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Reconciling different perspectives

Speaking at Open Europe's joint panel debate with the Martens Centre in Brussels, Open Europe Director Henry Newman argues that more innovative and flexible thinking is needed to find a political solution to Brexit.

We are approaching two years since the UK’s Brexit referendum and debate on both sides of the Channel has shown a strange and rather depressing circularity. In the UK we are still arguing over the merits of the decision to leave. Despite much noise, opinion polls broadly show that voters have not changed their minds. The country is still split down the middle, even if a significant majority now expects politicians to just ‘get on with it’. Meanwhile, despite a dip in the pound and the UK growing less than predicted, the economy has held up far more than the vast majority of economic commentators expected.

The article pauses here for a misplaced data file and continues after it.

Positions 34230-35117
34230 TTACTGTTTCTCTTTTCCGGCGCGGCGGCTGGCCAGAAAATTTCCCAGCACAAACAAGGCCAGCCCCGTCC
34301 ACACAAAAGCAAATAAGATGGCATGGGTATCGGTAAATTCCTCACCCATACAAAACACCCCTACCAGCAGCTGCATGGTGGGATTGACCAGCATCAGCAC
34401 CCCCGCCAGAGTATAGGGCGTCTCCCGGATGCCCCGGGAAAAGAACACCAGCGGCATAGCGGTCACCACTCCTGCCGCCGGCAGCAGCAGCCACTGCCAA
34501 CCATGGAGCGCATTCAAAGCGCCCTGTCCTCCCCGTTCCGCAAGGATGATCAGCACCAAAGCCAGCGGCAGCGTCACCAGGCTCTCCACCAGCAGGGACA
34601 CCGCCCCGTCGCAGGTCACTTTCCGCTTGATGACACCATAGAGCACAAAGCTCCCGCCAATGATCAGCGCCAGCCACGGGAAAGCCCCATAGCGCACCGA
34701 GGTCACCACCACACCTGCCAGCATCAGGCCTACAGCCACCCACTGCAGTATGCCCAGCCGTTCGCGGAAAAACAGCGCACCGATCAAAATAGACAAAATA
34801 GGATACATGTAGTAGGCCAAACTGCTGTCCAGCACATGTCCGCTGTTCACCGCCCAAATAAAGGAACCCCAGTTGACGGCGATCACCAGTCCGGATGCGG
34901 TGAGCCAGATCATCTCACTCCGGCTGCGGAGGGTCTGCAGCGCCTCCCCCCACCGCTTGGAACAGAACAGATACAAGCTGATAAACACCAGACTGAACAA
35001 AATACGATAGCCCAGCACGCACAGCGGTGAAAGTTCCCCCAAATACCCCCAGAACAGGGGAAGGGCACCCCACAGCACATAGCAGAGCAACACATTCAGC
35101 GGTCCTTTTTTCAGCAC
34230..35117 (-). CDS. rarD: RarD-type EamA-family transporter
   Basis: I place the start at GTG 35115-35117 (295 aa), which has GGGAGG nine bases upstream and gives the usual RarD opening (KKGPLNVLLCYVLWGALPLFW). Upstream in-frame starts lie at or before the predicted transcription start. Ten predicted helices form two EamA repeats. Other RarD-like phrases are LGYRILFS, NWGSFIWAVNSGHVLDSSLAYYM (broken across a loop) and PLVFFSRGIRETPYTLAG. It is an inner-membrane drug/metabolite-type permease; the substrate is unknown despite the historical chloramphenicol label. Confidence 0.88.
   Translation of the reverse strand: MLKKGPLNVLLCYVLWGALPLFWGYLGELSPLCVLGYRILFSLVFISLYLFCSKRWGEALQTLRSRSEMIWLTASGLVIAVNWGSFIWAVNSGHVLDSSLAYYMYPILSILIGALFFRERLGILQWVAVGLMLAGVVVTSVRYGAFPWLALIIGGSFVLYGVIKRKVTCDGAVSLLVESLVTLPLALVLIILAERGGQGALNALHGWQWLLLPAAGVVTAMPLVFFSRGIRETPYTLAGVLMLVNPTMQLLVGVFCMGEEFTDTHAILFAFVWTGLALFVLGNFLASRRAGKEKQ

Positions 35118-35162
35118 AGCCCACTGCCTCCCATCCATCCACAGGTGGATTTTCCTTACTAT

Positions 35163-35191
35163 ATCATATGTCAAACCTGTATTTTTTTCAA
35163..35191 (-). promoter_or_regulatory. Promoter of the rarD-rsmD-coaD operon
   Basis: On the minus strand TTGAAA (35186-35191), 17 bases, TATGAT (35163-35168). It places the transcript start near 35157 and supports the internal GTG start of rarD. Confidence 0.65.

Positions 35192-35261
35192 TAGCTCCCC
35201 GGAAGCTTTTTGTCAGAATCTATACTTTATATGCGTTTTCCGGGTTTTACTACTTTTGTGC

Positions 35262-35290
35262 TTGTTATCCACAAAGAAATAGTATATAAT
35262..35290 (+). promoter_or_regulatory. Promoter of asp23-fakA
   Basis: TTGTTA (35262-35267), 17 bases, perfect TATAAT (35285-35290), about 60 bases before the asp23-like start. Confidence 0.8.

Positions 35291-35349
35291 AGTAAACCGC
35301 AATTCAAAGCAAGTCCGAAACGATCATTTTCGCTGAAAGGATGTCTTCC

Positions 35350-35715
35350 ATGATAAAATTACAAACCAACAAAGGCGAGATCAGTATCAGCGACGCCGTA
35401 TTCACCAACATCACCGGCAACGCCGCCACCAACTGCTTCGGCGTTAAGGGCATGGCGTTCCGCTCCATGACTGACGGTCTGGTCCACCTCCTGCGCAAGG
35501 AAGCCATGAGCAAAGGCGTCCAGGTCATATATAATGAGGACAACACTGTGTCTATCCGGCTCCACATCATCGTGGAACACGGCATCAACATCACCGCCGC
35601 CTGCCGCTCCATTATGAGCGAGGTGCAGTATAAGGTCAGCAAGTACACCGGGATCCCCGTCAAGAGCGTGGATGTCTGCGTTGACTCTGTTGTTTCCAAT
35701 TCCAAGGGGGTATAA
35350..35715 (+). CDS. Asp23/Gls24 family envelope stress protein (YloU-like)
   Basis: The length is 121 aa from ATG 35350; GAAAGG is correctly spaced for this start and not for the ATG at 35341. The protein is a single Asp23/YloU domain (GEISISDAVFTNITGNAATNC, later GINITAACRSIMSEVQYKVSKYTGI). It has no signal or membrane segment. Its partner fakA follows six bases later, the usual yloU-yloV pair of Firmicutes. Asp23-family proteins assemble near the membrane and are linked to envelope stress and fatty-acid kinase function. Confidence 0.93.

On the Continent, the UK decision – which after all is to exercise an option to leave which is specifically afforded in EU law – is widely dismissed. Sometimes it’s seen as a fit of xenophobia; or as British exceptionalism – a strange throwback to an (imagined) Britannia ruling the waves, as if Euroscepticism was a uniquely English phenomenon stoked by our tabloid media. Worse still, it’s too often ignored. We regularly hear that Brexit isn’t a key topic in European capitals or in Brussels itself. Perhaps…but to my mind there’s been too little serious consideration of why one of Europe’s most vibrant and innovative countries voted to leave. The UK is one of 28, but in economic size, Brexit is equivalent to 19 smaller members leaving.

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